Lesotho's Prime Minister Thomas Thabane has deployed the military onto the streets to "restore order", claiming law enforcement institutions were undermining democracy. His announcement on national television came a day after the constitutional court overturned his suspension of parliament as part of a coronavirus lockdown.
Soldiers in armed vehicles were seen patrolling the streets of the capital Maseru early Saturday, according to AFP reports.
Thabane said he had "deployed the army to take control of this situation and take necessary measures against these elements...to restore peace and order".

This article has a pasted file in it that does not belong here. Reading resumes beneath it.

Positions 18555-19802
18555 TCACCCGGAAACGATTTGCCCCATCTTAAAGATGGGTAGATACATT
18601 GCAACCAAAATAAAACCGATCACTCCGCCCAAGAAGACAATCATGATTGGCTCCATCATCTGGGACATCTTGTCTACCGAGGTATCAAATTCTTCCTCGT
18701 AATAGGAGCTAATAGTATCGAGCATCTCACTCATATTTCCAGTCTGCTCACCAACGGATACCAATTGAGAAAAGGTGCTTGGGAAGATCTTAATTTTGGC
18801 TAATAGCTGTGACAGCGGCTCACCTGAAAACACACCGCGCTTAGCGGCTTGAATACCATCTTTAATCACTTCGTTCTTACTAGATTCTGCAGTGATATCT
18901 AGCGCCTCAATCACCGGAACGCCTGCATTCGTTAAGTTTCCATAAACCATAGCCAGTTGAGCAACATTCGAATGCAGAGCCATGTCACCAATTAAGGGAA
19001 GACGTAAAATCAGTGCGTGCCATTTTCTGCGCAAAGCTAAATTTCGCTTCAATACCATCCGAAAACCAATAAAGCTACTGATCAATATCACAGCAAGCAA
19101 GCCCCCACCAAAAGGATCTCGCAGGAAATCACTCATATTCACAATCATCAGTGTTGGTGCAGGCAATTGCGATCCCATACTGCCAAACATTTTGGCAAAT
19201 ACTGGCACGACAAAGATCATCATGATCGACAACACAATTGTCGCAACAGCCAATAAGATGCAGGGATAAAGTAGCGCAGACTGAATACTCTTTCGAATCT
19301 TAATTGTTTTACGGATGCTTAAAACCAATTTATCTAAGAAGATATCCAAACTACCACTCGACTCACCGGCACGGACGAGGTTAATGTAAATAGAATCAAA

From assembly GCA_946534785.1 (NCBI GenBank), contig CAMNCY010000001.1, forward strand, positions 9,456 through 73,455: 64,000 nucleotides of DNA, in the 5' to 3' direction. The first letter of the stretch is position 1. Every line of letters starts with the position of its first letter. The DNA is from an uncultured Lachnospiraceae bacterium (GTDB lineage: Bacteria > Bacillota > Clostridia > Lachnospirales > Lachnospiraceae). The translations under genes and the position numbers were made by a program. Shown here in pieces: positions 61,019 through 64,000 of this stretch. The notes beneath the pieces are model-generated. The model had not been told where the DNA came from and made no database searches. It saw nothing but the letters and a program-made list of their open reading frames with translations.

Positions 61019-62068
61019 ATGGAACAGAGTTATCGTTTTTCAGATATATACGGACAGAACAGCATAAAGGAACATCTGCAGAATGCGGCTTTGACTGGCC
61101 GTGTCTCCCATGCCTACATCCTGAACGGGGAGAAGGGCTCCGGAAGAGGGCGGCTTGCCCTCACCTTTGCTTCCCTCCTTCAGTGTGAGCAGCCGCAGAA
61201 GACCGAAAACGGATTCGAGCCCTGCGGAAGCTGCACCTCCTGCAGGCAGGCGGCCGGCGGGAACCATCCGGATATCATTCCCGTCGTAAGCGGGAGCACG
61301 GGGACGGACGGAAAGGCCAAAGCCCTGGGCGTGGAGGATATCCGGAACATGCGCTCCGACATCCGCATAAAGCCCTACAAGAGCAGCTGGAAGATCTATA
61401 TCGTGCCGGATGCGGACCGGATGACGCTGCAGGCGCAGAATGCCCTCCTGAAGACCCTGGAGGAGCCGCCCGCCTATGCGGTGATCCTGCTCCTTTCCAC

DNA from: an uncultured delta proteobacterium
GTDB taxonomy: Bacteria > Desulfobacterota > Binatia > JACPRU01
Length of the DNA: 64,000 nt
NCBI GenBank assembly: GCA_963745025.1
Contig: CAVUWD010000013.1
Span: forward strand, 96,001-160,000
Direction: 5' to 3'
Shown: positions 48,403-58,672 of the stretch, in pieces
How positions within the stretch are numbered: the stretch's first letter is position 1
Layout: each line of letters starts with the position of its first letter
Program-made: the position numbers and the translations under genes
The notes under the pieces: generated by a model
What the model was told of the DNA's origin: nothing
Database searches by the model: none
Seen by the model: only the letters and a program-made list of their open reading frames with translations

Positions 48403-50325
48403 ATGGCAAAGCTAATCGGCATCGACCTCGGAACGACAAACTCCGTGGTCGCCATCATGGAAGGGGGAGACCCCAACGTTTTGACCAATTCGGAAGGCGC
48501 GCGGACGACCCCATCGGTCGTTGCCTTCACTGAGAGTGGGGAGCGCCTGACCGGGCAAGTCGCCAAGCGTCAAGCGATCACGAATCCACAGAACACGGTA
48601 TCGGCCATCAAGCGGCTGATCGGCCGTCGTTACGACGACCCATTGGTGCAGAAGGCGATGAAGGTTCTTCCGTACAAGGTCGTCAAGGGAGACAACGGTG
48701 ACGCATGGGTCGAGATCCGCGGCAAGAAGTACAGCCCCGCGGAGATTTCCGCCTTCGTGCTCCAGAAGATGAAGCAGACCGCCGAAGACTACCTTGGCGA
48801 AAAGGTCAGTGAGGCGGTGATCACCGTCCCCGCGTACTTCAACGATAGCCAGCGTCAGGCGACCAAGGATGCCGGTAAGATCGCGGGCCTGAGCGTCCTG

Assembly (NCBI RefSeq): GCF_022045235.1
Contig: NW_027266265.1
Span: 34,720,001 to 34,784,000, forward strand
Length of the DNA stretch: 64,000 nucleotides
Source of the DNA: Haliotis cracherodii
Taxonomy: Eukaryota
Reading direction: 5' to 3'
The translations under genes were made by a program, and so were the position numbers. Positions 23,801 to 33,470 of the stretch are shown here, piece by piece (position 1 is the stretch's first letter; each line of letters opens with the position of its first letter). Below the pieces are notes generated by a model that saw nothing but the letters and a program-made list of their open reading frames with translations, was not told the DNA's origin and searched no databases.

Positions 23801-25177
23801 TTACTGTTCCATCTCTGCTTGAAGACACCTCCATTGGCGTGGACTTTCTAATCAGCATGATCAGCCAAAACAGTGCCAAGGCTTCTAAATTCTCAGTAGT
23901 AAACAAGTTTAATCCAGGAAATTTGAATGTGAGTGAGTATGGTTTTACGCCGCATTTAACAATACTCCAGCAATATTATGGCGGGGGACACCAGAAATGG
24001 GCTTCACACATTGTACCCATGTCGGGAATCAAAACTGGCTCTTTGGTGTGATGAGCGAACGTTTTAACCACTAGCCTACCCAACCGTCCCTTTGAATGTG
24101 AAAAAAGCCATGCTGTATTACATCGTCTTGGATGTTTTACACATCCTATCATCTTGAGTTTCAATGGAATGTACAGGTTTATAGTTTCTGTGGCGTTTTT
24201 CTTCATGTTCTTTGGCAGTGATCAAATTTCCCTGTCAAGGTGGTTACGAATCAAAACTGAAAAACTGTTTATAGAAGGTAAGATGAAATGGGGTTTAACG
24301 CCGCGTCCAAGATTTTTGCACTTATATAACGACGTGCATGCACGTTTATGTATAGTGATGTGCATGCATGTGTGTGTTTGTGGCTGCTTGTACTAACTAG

The prime minister did not name any specific branch of law enforcement.
Thabane has faced growing calls to step down after he was accused of the 2017 murder of his estranged wife. He had been due to be formally charged in February, but his lawyers claimed his office granted him immunity from prosecution.
The 80-year-old offered to resign by 31 July but rivals from within his own All Basotho Convention (ABC) party want him to leave office earlier. Some of them have teamed up with the opposition aim of forming a coalition government.
On 3 April, Thabane ordered the intelligence services to investigate his party rivals, accusing them of taking advantage of the coronavirus crisis and plotting to topple his government.
"While we are busy dealing with Covid-19, it is shocking to learn that some selfish people are busy plotting to unlawfully overthrow the government.
"Embarrassingly, some of the people leading the campaign to topple my government are legislators from the party that I am leading," he said.